Herman Melville's Moby-Dickby Harold Bloom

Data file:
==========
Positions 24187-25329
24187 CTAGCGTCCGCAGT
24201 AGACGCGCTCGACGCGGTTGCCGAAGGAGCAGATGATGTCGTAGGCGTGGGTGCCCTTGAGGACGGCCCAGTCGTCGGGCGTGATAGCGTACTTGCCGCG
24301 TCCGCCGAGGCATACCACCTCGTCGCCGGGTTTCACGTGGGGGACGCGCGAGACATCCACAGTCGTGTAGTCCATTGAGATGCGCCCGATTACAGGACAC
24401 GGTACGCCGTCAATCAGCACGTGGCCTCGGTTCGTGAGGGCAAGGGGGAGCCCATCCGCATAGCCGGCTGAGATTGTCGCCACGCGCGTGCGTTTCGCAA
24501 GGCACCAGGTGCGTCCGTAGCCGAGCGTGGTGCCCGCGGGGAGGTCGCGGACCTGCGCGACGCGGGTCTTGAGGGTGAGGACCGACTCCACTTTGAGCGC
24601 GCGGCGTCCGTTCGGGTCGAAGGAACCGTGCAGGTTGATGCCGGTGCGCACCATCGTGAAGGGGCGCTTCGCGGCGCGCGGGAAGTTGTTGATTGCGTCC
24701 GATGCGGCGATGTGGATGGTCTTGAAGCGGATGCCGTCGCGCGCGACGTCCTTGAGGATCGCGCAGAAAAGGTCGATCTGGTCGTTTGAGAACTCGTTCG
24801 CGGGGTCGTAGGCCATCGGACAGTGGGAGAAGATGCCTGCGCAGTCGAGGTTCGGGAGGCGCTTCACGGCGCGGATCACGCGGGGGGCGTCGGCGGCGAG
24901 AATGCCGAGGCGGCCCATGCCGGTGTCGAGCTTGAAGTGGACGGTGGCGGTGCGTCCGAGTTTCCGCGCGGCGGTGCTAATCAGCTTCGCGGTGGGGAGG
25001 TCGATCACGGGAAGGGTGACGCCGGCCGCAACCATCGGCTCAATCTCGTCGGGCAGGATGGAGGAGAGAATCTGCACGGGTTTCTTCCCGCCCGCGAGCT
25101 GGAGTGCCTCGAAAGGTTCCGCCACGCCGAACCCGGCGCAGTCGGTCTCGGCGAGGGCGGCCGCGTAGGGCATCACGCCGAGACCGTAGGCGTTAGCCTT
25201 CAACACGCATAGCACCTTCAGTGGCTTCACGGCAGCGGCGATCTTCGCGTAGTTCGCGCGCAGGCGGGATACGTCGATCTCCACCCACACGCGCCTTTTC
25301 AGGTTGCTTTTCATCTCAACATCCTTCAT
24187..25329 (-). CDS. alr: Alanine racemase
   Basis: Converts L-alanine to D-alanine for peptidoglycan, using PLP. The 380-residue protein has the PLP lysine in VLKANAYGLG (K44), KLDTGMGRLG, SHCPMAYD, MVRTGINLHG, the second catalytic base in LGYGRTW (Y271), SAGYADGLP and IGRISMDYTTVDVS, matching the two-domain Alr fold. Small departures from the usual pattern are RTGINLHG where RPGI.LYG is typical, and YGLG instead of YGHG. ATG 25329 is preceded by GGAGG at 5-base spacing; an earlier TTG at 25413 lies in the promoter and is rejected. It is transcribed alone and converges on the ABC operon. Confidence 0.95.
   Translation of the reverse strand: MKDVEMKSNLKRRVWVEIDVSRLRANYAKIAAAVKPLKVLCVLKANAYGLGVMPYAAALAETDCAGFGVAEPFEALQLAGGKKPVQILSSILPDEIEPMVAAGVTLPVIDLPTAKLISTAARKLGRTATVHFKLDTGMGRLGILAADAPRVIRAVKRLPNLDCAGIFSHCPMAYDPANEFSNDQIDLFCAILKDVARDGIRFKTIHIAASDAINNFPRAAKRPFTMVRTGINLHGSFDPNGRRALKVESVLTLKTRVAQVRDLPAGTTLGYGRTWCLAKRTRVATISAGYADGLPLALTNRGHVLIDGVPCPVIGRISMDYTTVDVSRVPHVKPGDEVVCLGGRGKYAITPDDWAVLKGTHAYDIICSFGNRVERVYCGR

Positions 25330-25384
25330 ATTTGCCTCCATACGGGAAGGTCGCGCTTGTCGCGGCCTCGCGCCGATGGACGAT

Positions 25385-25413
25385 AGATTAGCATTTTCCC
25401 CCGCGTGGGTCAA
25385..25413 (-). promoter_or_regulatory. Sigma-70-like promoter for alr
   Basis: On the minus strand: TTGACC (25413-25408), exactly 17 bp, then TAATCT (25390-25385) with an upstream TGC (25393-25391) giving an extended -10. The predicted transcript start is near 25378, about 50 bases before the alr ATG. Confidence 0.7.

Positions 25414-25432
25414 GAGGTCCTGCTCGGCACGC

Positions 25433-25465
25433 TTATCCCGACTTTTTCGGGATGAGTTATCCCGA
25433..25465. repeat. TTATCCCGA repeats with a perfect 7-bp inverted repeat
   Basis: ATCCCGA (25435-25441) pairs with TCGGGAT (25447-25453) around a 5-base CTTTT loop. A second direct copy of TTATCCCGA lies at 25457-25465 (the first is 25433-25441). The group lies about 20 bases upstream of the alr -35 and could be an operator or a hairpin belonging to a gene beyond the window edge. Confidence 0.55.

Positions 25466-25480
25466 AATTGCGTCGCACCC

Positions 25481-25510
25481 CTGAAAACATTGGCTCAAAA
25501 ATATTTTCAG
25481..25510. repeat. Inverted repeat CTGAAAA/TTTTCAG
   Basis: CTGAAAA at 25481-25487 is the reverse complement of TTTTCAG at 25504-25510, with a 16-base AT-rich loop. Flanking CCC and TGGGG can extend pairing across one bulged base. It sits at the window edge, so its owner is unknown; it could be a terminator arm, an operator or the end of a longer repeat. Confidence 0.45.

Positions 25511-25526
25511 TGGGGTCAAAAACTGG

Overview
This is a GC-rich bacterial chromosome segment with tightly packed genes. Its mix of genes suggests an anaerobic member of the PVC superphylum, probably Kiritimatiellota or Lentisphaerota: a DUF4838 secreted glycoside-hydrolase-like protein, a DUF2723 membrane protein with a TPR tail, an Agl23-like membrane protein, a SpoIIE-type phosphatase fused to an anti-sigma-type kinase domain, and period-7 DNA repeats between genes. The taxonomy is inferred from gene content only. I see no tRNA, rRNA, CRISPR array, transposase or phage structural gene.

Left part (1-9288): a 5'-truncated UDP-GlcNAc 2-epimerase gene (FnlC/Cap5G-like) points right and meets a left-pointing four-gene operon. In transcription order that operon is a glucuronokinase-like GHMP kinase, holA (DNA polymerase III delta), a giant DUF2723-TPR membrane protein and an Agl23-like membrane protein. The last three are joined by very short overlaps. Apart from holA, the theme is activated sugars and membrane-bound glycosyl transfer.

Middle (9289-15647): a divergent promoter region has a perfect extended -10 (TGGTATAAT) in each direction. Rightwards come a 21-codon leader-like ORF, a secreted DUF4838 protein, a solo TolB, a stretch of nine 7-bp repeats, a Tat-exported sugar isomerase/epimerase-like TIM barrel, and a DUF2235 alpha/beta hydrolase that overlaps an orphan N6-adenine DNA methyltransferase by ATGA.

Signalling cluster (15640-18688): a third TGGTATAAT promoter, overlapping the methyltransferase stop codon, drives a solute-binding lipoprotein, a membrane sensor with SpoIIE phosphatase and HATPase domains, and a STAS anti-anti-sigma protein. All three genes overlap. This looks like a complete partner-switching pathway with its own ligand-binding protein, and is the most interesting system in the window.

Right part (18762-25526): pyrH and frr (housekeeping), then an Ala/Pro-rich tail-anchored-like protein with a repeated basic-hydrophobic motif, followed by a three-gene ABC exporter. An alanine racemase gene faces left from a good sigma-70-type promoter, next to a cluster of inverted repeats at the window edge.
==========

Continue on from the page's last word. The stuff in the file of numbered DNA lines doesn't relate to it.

Herman Melville was already considered to be a successful author when he wrote his masterpiece Moby-Dick in just under two years. Yet despite his earlier successes, the novel sold only 3,000 copies and was widely misunderstood by its nineteenth-century readers, who expected a more traditional sea-adventure novel. Melville never regained the popularity he'd experienced with his earlier books. Today, Moby-Dick is considered to be an undisputed classic, and many, including critics in this volume, believe it to be the epitome of the great American novel. With an unforgettable cast of characters, including the mad, obsessive Captain Ahab, Melville documents the Pequod crew's tragic hunt for the great white whale. The rich narrative unfolds in a digressive structure, encompassing a huge canvas of symbols, themes, and subjects, including history, religion, politics, race, philosophy, and science. As the critics in this volume attest, Melville weaves Biblical, mythological, and Shakespearean references into his story to create a human tragedy of vengeance and obsession.
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